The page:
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Original Author (Copyright Owner):

AMALIME, Sylvia Ebele


The Project File Details

  • Name: The Impact of Privatization and Commercialization Policy in Nigeria :An Assessment of Nigerian Telecommunications Ltd
  • Type: PDF and MS Word (DOC)
  • Size: [1.57 KB]
  • Length: [115] Pages



The history of public enterprises in Nigeria dates back to the time of thk
colonial masters. To facilitate their business activities and administrations,
the colonial government undertook the provision of roads, telephone and
postal services, railways, coal, law and order, public safety and so on.
Later, after Nigeria’s independence in 1960, the Nigerian government faced
with the problem of under-development also invested directly in industries
and was also involved in the management of the resultant finns for the
purpose of influencing all the sectors of the economy towards rapid industrial
and technological growth. The oil boom of the 1970s further improved these
investments in public enterprises such as NITEL, NEPA, Ajaokuta steel
complex, Nigerian Railway corporation and so on.
However, most of the public companies established to aid industrial and
technological development in the country failed to accomplish the purpose
for which they were set up. Rather, they became ‘Sick babies’ of the
economy. Thus what started as a theoretical justification for public
intervention ends up in the re-establishing of what is to be reformed or
vi i i
In line with this, the Federal Government of Nigeria in 1988 announced the
Privatisation and Commercialisation Policy as a reform strategy for ailing public
enterprises. Also in 1998, the government of Nigeria at that time revisited the
Privatisation and Commercialisation policy as a strategy to further improve the
Nigerian economy.
The need to determine how far the strategies have been used to improve our economy
precipitated this research work. To do this, a critical assessment of NI’TEL LTD was
In the cause of this investigation, it was discovered that, Commercialisation policy
has benefited NITEL greatly.




Falling export revenue in many developing countries is severely hampering
their ability to finance recurrent needs. Devaluation and other austerity
measures have had little impact.
Loss-making companies have further compounded the government’s fiscal
needs. Strong voices opposed to the government’s continuing participation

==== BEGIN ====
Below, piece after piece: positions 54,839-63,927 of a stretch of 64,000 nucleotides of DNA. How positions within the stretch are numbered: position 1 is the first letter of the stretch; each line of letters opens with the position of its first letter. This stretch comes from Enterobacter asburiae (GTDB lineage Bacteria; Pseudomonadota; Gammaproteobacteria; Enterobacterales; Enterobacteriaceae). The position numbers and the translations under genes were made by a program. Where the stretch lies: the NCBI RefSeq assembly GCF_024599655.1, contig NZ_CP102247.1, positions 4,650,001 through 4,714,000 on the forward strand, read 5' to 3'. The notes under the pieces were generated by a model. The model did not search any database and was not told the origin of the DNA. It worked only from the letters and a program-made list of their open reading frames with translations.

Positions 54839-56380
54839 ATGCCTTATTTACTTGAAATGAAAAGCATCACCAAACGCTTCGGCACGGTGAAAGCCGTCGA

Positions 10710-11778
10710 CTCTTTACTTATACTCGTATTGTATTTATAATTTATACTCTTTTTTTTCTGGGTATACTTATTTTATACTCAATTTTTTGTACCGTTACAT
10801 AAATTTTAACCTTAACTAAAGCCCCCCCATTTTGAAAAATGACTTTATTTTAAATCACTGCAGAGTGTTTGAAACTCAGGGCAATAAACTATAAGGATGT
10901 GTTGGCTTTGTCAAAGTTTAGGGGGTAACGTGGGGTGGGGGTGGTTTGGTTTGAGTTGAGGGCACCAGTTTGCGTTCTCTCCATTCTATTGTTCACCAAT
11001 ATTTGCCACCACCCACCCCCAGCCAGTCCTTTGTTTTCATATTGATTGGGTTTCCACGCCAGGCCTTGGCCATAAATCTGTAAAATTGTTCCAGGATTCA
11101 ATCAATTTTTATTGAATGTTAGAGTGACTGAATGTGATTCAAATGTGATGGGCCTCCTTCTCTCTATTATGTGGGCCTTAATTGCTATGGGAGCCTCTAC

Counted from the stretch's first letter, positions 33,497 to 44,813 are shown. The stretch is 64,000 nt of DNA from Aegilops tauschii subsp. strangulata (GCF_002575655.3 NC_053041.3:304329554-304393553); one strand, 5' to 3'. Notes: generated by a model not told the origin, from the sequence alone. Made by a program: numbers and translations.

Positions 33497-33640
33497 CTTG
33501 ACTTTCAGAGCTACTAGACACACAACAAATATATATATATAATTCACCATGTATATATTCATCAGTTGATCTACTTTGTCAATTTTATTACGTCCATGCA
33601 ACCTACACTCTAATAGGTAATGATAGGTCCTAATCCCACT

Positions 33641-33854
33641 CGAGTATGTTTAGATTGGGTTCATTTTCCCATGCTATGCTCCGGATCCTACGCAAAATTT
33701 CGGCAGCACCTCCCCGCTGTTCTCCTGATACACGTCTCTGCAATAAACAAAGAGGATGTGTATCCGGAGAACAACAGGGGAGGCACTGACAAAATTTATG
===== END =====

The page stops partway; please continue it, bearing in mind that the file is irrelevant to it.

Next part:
in the financing and running, of such companies have touted their surrender
to private ilidividuals or groups. The government of Nigeria on its own part
is determined to correct this econoiilic imbalance by building a truly market
driven economy. According to the 1998 budget, the following were among
the objectives for the 1998 fiscal year’.
* Expanded production
* Improvement of Social and Econornic Infrastructure
* Improved revenue generation

* Human capital development.
To achieve these policy objectives, the following strategies were adopted:
Guided privatisation of the existing state owned enterprises; economic
liberalisation: Commercialisation and so on. It was believed that if these
strategies were well implemented it will not only make the country a member
of the global economy but will launch it into the league of developed nations.
Today, comn~ercialisationa nd privatisation appear to be the panacea public
companies require to be efficiently turned around and become profitable.
Before we go into details on the benefits of these strategies, let us briefly
examine the history of public ownership in Nigeria.
The basis for the intervention in Nigeria has varied from time to time.
During the Labour Government in Brazil after world war 11, the colonial
government in Nigeria adopted the Labour Party’s ideological basis for
government intervention. There were, historically, some undertakings
inherited as government responsibilities from the colonial era, such as roads,
telephone and postal services, railways, coal, public safety, law and order.
The government also son~eti~neins tervened in production as a result of
perceived imperfectioos in the market or as a result of market failure or to
reduce the strong inequalities in the distribution of income and wealth or to
reduce the perceived exploitation of the consumer or of the worker. In